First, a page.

Picture of Margaret Reeves

Margaret Reeves

Congress, we need a Farm Bill NOW!

When Congress returned from recess this week they started negotiating the terms under which the Farm Bill will be extended (beyond its September 30 ending date) and funded for at least the next six months. The proposal on the table guts conservation programs. 

In the face of the most disastrous, widespread drought in a generation, Congress is proposing to cut the very conservation programs that help farmers protect themselves from the worst ravages of drought, flooding, extreme temperatures, increased pest pressures, loss of pollinator resources and more. PAN joins organizations around the country in urging Congress to keep conservation programs and stop playing politics with disaster relief.

Please tell your representatives to protect vital resources such as soil, water and the next generation of farmers. In so doing we protect our capacity to adequately feed our families and communities now, and into the future.

Conservation is self-preservation & good investment

The core Farm Bill conservation programs — including the Conservation Stewardship Program (CSP), Environmental Quality Incentives Program (EQIP), and the Wetlands Reserve Program (WRP) — work together to help farmers conserve water and improve water quality, protect and rebuild soil, and protect pollinator and other wildlife habitat. They are smart, long-term investments in the future of our agricultural lands — and our nation’s food supply.

Farm Bill conservation programs cost relatively little, compared to other Farm Bill programs, yet they deliver great results directly to thousands of farmers across the country. In addition,  these programs promote economic growth, create jobs, produce healthy food, achieve environmental sustainability, and do so with investments that offer the greatest bang for the buck.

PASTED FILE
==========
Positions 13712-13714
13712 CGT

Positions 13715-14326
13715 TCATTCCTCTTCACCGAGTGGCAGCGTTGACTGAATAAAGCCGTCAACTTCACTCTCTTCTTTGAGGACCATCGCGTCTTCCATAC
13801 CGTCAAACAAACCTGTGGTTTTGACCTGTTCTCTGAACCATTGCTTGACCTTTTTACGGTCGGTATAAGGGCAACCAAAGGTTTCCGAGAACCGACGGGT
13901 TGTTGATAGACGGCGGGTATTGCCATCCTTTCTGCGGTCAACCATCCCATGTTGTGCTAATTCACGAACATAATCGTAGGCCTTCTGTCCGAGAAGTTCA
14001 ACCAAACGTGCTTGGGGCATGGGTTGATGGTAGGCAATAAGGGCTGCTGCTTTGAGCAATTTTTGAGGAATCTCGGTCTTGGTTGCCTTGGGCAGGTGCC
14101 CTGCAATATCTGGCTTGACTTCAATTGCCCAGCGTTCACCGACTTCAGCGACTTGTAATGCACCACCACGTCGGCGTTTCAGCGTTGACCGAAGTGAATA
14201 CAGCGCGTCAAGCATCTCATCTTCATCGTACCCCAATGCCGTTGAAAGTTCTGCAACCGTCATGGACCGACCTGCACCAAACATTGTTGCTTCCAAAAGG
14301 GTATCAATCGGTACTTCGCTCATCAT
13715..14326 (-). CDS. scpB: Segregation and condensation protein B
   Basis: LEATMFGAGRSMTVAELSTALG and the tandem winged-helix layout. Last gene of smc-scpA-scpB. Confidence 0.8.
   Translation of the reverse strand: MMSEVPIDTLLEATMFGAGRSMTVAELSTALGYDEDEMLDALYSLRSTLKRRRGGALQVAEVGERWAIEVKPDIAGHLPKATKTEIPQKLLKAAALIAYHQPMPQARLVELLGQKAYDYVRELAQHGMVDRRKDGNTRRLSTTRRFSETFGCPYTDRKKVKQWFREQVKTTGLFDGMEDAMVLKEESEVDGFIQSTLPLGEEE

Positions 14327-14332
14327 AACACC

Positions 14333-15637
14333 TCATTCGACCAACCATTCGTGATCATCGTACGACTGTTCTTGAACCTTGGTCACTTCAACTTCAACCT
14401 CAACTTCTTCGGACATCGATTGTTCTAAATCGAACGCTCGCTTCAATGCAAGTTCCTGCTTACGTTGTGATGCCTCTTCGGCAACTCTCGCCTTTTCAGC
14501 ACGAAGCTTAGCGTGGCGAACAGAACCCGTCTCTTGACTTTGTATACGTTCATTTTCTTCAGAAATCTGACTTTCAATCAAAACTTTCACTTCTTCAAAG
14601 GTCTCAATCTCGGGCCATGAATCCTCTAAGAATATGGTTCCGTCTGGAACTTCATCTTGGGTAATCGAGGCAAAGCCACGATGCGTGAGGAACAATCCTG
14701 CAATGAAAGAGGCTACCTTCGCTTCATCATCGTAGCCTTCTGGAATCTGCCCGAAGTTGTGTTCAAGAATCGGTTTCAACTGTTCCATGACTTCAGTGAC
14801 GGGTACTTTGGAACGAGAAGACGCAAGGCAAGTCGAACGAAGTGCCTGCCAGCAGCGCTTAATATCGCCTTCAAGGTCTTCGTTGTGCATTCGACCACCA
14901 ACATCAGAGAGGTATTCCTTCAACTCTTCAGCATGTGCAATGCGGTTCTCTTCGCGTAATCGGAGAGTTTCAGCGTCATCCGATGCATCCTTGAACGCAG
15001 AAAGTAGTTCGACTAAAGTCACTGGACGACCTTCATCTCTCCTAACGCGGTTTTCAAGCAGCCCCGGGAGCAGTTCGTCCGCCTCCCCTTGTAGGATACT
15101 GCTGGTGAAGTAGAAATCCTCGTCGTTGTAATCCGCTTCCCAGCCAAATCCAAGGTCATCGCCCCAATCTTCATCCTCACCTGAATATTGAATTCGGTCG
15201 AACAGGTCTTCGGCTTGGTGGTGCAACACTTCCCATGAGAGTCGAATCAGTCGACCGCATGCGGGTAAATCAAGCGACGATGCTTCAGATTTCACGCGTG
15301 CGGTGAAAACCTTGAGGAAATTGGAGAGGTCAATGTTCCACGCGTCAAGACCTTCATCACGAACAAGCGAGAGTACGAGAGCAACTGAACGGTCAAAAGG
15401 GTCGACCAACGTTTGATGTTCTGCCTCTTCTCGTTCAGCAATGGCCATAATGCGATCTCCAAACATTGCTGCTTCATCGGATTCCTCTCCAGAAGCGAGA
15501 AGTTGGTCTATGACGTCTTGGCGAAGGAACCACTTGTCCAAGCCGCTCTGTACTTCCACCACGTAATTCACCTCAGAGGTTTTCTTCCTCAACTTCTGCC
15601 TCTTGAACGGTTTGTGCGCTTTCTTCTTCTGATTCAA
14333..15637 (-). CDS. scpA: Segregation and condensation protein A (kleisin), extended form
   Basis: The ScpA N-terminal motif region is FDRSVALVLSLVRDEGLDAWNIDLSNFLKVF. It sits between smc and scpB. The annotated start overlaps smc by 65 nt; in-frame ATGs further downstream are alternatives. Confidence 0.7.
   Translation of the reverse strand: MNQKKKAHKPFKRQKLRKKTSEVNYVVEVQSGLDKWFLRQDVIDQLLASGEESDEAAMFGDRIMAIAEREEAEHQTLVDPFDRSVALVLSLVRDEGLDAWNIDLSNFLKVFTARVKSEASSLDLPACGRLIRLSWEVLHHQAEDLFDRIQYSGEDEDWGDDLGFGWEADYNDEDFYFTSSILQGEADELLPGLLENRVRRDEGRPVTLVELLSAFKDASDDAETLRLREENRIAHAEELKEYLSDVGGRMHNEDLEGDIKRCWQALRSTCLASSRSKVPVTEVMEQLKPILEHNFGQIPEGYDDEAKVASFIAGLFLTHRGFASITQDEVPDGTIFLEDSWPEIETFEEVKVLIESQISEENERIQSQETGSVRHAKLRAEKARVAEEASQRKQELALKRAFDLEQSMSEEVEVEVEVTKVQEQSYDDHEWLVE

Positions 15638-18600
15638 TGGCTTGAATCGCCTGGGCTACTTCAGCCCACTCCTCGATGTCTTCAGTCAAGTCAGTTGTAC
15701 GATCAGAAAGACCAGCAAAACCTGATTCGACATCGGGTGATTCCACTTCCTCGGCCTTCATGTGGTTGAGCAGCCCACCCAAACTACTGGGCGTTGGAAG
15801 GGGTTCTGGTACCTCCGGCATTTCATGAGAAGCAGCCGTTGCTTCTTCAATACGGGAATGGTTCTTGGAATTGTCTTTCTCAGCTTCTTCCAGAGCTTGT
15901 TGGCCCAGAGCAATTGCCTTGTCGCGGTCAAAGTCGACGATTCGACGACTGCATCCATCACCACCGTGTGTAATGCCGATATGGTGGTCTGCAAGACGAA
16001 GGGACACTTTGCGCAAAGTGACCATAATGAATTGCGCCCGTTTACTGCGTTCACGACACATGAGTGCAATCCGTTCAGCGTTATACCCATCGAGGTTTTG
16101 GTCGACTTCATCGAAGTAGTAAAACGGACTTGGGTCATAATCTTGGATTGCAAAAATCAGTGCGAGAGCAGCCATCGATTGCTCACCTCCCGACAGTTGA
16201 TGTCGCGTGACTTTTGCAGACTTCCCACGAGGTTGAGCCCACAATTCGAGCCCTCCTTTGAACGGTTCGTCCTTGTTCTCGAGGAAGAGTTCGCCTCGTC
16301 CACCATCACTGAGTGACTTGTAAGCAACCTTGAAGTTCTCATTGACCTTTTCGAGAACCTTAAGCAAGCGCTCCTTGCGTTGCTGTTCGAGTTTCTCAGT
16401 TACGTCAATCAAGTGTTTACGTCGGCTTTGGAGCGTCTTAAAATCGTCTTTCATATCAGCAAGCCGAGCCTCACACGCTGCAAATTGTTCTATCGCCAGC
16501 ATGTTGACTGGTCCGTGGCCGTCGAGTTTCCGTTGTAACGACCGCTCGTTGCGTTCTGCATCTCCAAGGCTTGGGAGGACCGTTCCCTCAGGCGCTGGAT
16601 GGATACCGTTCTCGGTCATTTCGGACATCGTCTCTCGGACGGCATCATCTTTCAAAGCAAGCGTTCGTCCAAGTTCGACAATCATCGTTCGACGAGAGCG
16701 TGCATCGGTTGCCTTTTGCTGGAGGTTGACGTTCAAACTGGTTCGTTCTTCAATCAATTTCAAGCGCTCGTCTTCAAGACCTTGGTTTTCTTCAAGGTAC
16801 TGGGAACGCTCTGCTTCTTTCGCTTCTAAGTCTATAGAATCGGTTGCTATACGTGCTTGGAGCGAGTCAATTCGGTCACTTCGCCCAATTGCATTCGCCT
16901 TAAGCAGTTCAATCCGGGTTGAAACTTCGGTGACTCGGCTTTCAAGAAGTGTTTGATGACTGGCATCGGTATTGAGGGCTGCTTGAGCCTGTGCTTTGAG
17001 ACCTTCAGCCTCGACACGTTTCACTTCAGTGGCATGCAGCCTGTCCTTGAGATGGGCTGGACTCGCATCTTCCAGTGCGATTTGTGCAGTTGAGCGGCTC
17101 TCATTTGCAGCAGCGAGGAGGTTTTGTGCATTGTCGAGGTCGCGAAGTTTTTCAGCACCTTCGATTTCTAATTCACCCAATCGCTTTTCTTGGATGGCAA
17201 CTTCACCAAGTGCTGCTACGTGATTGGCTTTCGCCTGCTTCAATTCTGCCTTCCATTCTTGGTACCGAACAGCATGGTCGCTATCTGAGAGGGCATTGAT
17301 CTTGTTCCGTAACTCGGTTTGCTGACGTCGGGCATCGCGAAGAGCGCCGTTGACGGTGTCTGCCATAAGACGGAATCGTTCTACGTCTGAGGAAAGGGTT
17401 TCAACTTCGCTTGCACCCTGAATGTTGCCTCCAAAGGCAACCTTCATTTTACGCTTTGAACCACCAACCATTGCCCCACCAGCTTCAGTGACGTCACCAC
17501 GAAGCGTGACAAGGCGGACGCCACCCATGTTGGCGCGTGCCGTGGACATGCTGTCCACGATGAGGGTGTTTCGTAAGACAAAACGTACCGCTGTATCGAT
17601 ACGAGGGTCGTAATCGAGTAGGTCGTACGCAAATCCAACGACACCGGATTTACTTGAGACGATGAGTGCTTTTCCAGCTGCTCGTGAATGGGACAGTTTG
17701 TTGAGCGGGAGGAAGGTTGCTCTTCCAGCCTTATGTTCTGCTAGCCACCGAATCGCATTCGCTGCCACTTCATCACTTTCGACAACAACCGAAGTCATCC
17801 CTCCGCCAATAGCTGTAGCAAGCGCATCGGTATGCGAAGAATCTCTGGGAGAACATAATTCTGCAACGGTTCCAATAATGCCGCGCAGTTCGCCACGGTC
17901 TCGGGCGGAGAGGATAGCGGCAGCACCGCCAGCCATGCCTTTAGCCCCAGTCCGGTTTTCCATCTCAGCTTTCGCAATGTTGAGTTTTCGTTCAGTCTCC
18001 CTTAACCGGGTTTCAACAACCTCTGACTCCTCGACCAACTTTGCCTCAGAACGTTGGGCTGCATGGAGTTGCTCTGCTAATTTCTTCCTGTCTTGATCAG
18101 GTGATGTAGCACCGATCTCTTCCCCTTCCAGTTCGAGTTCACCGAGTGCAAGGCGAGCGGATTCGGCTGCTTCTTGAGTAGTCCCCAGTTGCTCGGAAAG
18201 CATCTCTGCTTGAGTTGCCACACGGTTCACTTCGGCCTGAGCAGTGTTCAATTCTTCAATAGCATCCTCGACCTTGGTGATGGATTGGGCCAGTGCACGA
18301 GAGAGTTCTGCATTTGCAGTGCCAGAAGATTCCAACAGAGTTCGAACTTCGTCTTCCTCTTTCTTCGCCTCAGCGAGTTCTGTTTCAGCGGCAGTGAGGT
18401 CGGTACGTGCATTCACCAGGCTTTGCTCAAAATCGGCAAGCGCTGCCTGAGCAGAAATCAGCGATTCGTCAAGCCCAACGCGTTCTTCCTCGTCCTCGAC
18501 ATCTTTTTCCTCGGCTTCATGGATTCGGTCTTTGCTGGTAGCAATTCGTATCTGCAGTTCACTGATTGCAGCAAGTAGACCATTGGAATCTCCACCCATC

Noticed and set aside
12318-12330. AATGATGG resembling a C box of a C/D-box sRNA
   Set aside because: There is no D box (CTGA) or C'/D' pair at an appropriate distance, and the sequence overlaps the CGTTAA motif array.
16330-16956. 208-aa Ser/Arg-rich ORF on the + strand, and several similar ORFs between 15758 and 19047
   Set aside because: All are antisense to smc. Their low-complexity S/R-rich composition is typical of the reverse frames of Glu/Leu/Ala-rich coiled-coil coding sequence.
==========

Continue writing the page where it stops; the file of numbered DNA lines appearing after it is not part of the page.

In California, for example, in 2010 a relatively small government investment of $180 million in conservation programs led to a total of $350 million invested by all parties. In other words, our tax dollars leverage additional, non-taxpayer dollars that result in quantifiable improvements in soil, water, air and wildlife resources.

Programs on the chopping block

The proposed continuing resolution being voted on this week would shut down the vital Conservation Stewardship Program (CSP) for an entire year, as well as other critical programs. The National Sustainable Agriculture Coalition (NSAC) frames the issue well:

For lack of creativity and courage, the available win-win solution has been turned by Congressional leaders into a lose-lose disaster. And the losers are not only the farmers who will be denied access to programs to help them preserve natural resources and protect the environment.  Also lost are new opportunities to amend farming systems and land uses to more effectively deal with drought and other extreme weather conditions to help preserve our future food security.

Take Action » Help us tell Congress to protect vital conservation programs. Tell them as well that we need to pass the 2012 Farm Bill and fully fund programs for beginning farmers, local food, organic research and production, and rural jobs. Let’s finish a Farm Bill now!

Picture of Margaret Reeves

Margaret Reeves

Margaret Reeves is a PAN Senior Scientist with expertise in agroecology and soil ecology. As a long-time farmworker advocate, Margaret serves on the Board of the Equitable Food Initiative and works with partners around the country to ensure worker-protective federal and state policy. Follow @MargaretatPAN

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